Friday, February 8, 2008

Black Spyral Dancer

by Dave Schaefer

With the name Black Spyral Dancer, images of a grim Cirque du Soleil rush into your mind, and though it’s not a good comparison, the analogy does imply a great show -- and BSD delivers with a healthy mix of metal, rock, poetry and performance.

The band formed in Athens, Ohio, from the ashes of Anything But Kind with drummer Justin Farcas and guitarist Majed Khurshid forming BSD with the addition of Alix Andrews on bass and lead vocals. After a few line-up changes, Matt “Hutch” Hutchinson -- also a former member of Anything But Kind -- joined Black Spyral Dancer about two years later to free Alix of his bass-playing and allow him to focus on the vocals, and the current line-up was formed.

“The band has had members come and go,” Maj says, “But I consider the band BSD once Hutch entered the group.”

Black Spyral Dancer’s sound is a concoction of metal, blues, and melody blended together with the dynamics of Alix’s vocals, which can belt out a scream one moment and a beautifully on-key note the next.

“We had heavy blues and metal influences from the start,” Justin says, “which are evident in our earlier tracks such as ‘Blues Delux.’ Since then, we’ve become more dynamic and purposeful in our writing, and as a result our style has become more progressive and poetic.”

Hutch agrees: “It’s become a more focused, whole entity. In the beginning, there was a lot going on simultaneously that was cool and interesting, but not necessarily cohesive. As a result of some pretty intense gigging and a couple of recording sessions, we’ve basically been forced to evolve into a single musical unit, versus four independent musicians competing for space.”

Once getting together, Maj, Justin, Alix and Hutch didn’t waste any time making a splash on the local scene. Not only did the band make the finals of the Columbus leg of the international battle-of-the-bands-style Emergenza in June of 2007 -- held at the now defunct Little Brothers -- but Maj was named Best Guitarist.

“The Emergenza thing was cool -- I wasn’t expecting to take the award,” says Maj. “It was a nice gesture considering how hard we worked. The other guitarists were deserving as well, but they lacked energy -- I want to see some anger, blood and passion on the face of a guitarist, not just precise notation. I think that was the difference.”

Winning awards is one thing, getting noticed in the often-saturated local scene in Columbus is quite another. I asked them what they think sets Black Spyral Dancer apart from other bands in the area.

“Presence,” Justin says. “I think what really sets us apart is our live show. When the four of us get on stage and interact with the crowd, we aren’t just playing music -- we’re entertainers. We have an infectious excitement to our sets, and it’s a real, tangible experience that keeps people engaged.”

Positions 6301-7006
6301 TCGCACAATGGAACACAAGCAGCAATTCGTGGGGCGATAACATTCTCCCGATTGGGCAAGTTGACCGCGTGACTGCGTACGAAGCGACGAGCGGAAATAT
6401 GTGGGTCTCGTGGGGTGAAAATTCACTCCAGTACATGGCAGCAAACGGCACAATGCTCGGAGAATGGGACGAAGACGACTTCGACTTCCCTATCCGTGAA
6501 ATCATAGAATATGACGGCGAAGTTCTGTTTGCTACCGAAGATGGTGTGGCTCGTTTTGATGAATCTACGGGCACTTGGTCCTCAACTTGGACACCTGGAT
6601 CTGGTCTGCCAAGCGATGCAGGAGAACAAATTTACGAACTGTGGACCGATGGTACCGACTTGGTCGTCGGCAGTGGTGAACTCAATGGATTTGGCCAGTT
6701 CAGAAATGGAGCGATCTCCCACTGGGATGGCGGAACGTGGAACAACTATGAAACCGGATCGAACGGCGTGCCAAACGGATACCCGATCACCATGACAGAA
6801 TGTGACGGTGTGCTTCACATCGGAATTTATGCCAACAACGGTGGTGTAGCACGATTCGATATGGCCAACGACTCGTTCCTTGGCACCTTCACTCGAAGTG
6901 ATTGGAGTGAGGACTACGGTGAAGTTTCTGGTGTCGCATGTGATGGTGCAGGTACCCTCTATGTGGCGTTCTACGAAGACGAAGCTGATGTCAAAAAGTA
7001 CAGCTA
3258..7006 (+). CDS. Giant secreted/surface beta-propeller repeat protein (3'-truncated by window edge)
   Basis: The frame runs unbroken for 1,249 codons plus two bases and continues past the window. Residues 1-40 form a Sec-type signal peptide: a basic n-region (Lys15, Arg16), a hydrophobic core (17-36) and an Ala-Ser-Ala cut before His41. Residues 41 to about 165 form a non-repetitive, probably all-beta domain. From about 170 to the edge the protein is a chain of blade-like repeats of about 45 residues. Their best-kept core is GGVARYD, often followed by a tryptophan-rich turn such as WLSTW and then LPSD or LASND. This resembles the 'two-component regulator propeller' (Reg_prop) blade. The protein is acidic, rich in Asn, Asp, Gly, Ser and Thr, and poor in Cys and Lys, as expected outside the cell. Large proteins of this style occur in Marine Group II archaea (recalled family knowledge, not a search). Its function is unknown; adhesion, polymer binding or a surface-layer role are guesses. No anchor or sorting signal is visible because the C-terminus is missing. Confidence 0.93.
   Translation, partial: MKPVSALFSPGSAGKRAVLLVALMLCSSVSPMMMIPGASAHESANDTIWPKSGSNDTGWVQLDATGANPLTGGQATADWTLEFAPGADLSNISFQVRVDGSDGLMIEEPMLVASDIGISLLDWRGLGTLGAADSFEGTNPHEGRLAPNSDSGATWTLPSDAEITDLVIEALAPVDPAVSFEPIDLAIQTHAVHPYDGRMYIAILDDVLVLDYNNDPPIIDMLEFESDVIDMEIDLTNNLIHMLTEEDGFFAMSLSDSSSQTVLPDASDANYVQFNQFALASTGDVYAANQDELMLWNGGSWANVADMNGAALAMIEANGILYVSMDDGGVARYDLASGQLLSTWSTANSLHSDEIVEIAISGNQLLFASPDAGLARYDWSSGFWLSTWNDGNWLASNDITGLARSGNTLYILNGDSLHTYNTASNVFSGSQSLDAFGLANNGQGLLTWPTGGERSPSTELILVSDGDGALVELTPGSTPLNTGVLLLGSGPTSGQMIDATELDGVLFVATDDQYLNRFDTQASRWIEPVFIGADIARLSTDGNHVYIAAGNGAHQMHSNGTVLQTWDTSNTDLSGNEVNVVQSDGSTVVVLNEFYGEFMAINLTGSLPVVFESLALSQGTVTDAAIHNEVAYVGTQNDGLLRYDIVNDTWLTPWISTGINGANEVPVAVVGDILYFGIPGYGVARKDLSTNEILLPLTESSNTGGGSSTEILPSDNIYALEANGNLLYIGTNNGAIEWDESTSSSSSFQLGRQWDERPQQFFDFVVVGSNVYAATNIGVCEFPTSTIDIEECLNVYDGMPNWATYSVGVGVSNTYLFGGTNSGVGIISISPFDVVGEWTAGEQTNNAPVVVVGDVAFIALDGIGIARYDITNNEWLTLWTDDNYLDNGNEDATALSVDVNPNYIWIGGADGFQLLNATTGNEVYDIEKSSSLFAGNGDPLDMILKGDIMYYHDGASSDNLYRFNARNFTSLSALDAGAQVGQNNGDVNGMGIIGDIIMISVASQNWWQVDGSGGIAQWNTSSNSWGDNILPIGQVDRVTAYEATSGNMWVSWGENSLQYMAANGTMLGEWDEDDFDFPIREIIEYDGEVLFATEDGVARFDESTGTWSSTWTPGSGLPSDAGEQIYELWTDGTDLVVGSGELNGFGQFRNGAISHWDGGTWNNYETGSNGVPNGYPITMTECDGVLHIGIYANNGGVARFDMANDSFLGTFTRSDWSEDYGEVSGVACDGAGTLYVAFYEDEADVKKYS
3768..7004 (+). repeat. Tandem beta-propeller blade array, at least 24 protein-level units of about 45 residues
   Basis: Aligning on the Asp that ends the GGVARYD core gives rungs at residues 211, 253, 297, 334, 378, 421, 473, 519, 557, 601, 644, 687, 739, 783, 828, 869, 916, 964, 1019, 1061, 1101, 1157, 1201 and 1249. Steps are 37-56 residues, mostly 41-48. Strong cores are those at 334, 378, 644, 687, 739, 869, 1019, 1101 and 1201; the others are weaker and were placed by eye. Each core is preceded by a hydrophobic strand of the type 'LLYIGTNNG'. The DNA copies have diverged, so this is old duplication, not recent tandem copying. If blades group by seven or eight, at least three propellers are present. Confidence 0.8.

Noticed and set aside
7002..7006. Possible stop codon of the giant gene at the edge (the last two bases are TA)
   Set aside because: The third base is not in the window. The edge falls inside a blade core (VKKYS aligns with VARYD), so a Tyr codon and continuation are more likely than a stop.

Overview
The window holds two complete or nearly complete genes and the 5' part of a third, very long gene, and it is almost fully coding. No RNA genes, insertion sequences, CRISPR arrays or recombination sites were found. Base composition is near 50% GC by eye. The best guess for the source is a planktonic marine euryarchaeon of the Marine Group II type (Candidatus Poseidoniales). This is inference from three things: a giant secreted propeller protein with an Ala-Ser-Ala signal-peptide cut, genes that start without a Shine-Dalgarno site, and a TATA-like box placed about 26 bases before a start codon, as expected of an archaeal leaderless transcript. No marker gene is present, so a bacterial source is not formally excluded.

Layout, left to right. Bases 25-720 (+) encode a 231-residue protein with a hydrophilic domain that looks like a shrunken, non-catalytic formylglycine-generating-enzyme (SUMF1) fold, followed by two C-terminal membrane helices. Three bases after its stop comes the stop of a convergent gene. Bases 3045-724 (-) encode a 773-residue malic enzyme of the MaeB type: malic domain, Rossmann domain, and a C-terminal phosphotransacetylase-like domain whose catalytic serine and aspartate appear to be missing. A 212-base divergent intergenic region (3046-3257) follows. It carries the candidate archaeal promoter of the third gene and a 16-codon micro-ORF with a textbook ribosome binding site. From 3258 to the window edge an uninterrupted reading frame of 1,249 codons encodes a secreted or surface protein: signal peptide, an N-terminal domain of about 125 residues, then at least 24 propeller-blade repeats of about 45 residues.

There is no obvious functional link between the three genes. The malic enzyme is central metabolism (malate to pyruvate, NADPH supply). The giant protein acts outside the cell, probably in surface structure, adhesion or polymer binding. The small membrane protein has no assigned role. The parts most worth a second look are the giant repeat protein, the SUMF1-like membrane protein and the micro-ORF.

Hutch takes takes his answer in a different direction. “We relate to the world through the music we create, not through the image we give off, like many bands unfortunately do. We just try to write and play what feels good to us.”

“We’re not faking,” Maj adds. “What we feel is what we play.”

But then Hutch has to agree with Justin. “ Come see us play live. That’s the way to truly appreciate BSD.”

I agree. I went to a show to see an entirely different band and stepped away with the feeling that Black Spyral Dancer may soon become a creative force in the Columbus scene. Their energy, and onstage camaraderie is evident, but so is their musical ability.

But having said that, going to their MySpace page and listening to their recorded tunes is a bit underwhelming. The live experience is vibrant, while the in-studio work is a bit flat. I asked Maj about the difference.

“That was done only two months into the band taking its final cast,” he told me. “I wish it did have the energy we have live, but that’s a tough thing to achieve. I want to do a full live recording, but until we drop a major amount of cash, I think we will always have that problem.”

And the recording was a very do-it-yourself process, according to Hutch. But that’s beginning to change.

“We just finished tracking a new single of “Blues Delux” at Pendlwood Studios here in Columbus,” he said. “It was a pretty interesting process -- our first time working with a producer. We had to cut out and edit parts of the song with him and it gave us some insight into a more commercial recording process as opposed to the DIY approach we’ve been used to.”

BSD splits their time between shows in Columbus and back in their home of Athens and they definitely see a difference in how the two audiences respond to their music.

Hutch: “Athens has a tendency to more quickly accept musical styles that break from the norm. Both towns have great music scenes, but I'd say that by and large, I’ve noticed that Columbus crowds tend to prefer our more straight-ahead rock songs, whereas the intricacies and variety of our music is more appreciated down south.”

“And Columbus is a bit more difficult to get into,” Maj adds, “And it’s more widespread. But both are very diverse and informed music scenes.”

All four of the members of Black Spyral Dancer aspire to doing this as their primary job, but the challenge looms even larger for Justin who’s also a full-time dad.

“It’s hands down the most difficult juggling act I have ever been asked to perform in my life,” he says. “The schedules are so diametrically opposed it’s just ridiculous. When I arrive home from a show, I’m at times greeted by a rising sun and a cranky baby -- on top of having no sleep and having played and driven for the past eight hours. It’s insane. And this is only the beginning.”

I have a feeling when that baby’s dad and the rest of Black Spyral Dancer look back, they’ll see success in their past and an inevitably bright future.

Black Spyral Dancer will be playing Skully’s on Wed. Feb. 13.

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